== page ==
Zimbabwe’s gold output is expected to rise by 28 percent to 24 tonnes in 2016 from 18.7 tonnes this year and the government will cut the royalty fee on bullion by 40 percent, the finance minister said in a budget statement on Thursday.
Gold is the Southern African nation’s second-largest mineral export after platinum but producers have been grappling with weak global prices and electricity shortages at home.
Patrick Chinamasa attributed next year’s gold output, the highest since 1999, to the government’s 2013 decision to give a central bank-owned company sole authority to buy gold and a ban on the export of unrefined bullion.
To encourage higher gold production, the government would from next January cut the royalty rate on gold to 3 percent, from 5 percent previously, Chinamasa said.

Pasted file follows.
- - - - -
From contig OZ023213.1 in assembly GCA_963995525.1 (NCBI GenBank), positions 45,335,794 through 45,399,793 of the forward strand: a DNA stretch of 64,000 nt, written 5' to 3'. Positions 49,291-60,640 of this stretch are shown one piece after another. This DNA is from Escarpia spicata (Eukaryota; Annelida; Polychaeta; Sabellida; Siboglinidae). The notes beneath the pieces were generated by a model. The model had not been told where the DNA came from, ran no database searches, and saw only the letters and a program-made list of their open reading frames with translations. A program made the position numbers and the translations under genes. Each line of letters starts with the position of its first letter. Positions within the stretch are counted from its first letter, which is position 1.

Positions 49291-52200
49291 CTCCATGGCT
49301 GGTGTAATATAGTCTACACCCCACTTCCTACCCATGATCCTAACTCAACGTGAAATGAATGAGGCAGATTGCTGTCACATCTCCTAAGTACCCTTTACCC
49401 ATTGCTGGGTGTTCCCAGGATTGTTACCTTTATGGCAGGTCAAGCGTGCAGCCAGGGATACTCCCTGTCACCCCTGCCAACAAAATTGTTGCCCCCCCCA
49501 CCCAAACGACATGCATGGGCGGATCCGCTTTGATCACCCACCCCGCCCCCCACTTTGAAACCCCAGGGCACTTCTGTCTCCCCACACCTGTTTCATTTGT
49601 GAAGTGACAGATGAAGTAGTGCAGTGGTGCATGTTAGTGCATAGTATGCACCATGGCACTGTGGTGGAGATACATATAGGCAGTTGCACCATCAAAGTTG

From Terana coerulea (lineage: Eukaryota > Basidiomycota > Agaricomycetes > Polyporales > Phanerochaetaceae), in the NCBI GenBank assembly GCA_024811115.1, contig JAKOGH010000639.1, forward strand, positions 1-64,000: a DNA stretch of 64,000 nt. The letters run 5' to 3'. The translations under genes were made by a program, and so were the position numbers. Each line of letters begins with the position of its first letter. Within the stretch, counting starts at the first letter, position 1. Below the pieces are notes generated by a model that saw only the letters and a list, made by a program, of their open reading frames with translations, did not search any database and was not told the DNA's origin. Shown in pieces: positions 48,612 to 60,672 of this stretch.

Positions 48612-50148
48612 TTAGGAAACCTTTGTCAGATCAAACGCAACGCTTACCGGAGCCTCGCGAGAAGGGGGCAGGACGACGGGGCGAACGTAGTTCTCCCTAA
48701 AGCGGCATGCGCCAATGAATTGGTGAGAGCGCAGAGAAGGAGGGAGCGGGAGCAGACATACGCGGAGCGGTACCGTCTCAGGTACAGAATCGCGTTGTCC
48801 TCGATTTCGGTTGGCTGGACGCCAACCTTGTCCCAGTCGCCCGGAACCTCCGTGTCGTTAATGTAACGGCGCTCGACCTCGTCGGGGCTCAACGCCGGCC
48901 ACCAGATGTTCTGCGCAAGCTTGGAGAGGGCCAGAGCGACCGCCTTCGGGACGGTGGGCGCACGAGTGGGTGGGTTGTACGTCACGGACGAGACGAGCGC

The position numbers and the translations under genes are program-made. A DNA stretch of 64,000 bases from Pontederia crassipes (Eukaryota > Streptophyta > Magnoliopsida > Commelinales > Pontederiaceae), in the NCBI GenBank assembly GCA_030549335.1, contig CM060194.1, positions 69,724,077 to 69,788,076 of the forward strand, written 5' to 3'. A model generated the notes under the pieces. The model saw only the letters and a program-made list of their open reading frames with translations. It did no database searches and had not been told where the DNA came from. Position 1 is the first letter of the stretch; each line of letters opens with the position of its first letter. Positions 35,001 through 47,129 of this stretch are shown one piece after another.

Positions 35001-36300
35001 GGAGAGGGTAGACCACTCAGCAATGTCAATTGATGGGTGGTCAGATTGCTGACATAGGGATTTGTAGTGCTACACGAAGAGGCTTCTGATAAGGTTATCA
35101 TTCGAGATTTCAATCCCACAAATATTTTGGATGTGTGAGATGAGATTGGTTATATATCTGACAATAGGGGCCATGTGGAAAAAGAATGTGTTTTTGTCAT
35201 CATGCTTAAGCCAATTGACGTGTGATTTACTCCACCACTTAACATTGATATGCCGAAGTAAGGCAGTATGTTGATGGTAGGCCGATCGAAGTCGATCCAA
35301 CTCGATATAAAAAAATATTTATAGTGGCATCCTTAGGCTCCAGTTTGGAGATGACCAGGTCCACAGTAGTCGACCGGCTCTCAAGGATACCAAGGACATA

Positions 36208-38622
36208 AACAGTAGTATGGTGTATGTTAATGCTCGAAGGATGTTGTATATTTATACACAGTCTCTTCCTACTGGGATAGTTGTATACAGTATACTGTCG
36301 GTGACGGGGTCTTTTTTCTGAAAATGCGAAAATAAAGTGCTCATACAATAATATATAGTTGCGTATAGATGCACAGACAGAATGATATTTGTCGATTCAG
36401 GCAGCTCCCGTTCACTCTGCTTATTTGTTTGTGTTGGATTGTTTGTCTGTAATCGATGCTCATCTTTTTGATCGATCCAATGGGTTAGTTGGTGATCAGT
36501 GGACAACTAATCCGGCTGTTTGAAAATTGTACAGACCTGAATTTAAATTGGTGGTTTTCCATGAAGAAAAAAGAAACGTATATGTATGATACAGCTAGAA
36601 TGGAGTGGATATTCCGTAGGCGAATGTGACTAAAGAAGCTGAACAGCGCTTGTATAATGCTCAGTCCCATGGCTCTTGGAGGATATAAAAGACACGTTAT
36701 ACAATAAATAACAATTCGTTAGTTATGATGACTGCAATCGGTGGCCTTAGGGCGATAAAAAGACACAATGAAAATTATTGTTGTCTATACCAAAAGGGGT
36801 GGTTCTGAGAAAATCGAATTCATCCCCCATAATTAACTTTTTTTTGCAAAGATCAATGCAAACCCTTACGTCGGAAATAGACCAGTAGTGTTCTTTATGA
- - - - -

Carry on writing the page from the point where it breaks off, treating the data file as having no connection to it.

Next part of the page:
Chinamasa said the lower royalty rate would be based on increased production by gold mines.
“Since incremental production will only be accounted for by the end of the following year, mining houses that qualify will benefit from the scheme through a tax credit which will be used to pay future tax obligations,” he said.
In July Chinamasa cut royalties levied on small-scale gold producers to 1 percent from 3 percent. Large mines, which accounted for 63 percent of gold deliveries this year, had also asked the minister to reduce their royalty rate and electricity tariffs.